Robovie talking robot joins science class at Higashihikari Elementary School in Japan
Robovie a 1.2-meter robot developed by ATR joined the science class at Higashihikari Elementary School in Japan on Feb. 5 for the start of a 14-month experiment. Data will be gathered to improve the robot’s ability to interact naturally with multiple people. The robot has been given facial photos and voiceprints of 119 fifth graders and teachers. On the first day of class, Robovie greeted the students, and was asked by a teacher to answer what a “wound up copper wire” was. It answered, “A copper coil. It’s part of the motors that move my body.” During class Robovie waited at the back of the room, recognizing the faces of the students and recording their movements. After class it shook hands with sixth graders and answered their questions.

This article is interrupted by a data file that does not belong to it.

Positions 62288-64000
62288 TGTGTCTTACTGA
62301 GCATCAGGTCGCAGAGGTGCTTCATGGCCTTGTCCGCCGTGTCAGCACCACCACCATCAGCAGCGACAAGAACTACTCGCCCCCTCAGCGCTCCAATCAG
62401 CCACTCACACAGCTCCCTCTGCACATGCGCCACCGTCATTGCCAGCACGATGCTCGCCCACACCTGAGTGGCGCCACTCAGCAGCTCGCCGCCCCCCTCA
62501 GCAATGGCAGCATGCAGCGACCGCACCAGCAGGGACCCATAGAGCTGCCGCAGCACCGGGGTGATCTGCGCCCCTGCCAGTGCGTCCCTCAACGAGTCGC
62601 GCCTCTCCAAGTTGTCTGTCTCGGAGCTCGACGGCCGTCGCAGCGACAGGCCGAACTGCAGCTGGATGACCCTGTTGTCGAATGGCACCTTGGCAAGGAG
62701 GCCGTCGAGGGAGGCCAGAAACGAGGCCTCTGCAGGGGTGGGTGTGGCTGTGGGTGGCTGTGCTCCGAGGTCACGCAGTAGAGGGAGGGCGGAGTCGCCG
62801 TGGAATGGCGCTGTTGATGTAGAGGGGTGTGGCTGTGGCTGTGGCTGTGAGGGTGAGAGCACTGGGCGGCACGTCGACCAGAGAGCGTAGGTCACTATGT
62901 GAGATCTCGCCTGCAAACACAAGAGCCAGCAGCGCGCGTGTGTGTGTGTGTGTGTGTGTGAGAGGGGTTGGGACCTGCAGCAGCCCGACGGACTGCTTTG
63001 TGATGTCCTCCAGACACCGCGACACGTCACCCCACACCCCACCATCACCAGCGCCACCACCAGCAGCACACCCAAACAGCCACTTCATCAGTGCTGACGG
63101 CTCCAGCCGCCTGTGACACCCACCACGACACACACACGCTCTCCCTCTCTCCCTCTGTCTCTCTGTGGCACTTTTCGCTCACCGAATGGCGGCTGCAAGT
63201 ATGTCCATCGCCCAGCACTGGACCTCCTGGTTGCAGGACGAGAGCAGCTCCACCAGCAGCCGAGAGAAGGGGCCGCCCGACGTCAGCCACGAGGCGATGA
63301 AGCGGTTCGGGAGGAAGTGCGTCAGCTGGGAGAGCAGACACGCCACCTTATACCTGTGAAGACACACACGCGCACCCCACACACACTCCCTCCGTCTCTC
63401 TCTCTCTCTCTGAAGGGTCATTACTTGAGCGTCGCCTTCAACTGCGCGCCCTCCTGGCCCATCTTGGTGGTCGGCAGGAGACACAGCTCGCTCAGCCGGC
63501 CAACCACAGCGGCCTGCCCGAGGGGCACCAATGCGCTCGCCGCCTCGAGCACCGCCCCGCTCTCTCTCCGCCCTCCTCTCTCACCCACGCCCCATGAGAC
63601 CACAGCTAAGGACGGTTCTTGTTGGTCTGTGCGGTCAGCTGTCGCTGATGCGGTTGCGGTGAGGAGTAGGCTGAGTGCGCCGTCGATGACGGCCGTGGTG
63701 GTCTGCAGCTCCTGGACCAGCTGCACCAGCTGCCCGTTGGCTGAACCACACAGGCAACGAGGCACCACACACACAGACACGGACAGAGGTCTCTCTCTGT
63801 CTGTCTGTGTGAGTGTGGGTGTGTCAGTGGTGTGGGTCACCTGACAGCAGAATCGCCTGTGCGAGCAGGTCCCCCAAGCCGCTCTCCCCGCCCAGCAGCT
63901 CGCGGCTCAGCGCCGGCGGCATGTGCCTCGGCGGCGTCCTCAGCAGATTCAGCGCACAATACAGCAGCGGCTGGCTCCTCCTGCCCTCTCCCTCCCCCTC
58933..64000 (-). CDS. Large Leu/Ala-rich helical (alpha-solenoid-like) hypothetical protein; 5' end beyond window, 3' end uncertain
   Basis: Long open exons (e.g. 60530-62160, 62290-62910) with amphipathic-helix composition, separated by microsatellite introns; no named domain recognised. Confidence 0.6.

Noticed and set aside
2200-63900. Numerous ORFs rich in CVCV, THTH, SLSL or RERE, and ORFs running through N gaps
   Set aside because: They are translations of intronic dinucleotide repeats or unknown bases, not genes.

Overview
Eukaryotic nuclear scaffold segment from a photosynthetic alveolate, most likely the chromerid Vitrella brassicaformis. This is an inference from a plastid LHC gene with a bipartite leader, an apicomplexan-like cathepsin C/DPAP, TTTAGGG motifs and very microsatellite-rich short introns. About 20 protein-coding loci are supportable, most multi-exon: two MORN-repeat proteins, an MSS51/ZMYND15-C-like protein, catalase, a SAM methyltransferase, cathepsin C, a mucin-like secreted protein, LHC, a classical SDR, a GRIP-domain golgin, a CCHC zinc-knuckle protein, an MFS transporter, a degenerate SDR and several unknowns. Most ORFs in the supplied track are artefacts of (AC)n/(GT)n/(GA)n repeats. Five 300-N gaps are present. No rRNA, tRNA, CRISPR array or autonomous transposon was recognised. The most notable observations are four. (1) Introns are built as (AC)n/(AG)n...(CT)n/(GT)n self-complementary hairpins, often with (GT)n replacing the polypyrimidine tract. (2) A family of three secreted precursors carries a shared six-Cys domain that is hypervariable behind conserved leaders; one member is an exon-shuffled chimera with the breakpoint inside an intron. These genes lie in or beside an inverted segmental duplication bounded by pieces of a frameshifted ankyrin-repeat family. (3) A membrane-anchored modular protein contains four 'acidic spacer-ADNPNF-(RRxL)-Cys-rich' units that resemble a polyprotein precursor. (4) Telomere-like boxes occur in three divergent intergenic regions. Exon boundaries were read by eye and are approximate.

As part of research into the co-existence of humans and robots, the experiment with Robovie is being carried out at a school because the environment allows for the acquisition of large amounts of data from the movements of the children. The robot has been given facial photos and voiceprints of 119 fifth graders and teachers. Robovie’s daily conversation level is equivalent to a five-year-old human, but it has been programmed with the entire contents of a fifth-grade science textbook. This is the first experiment using a robot at a school to last over a year.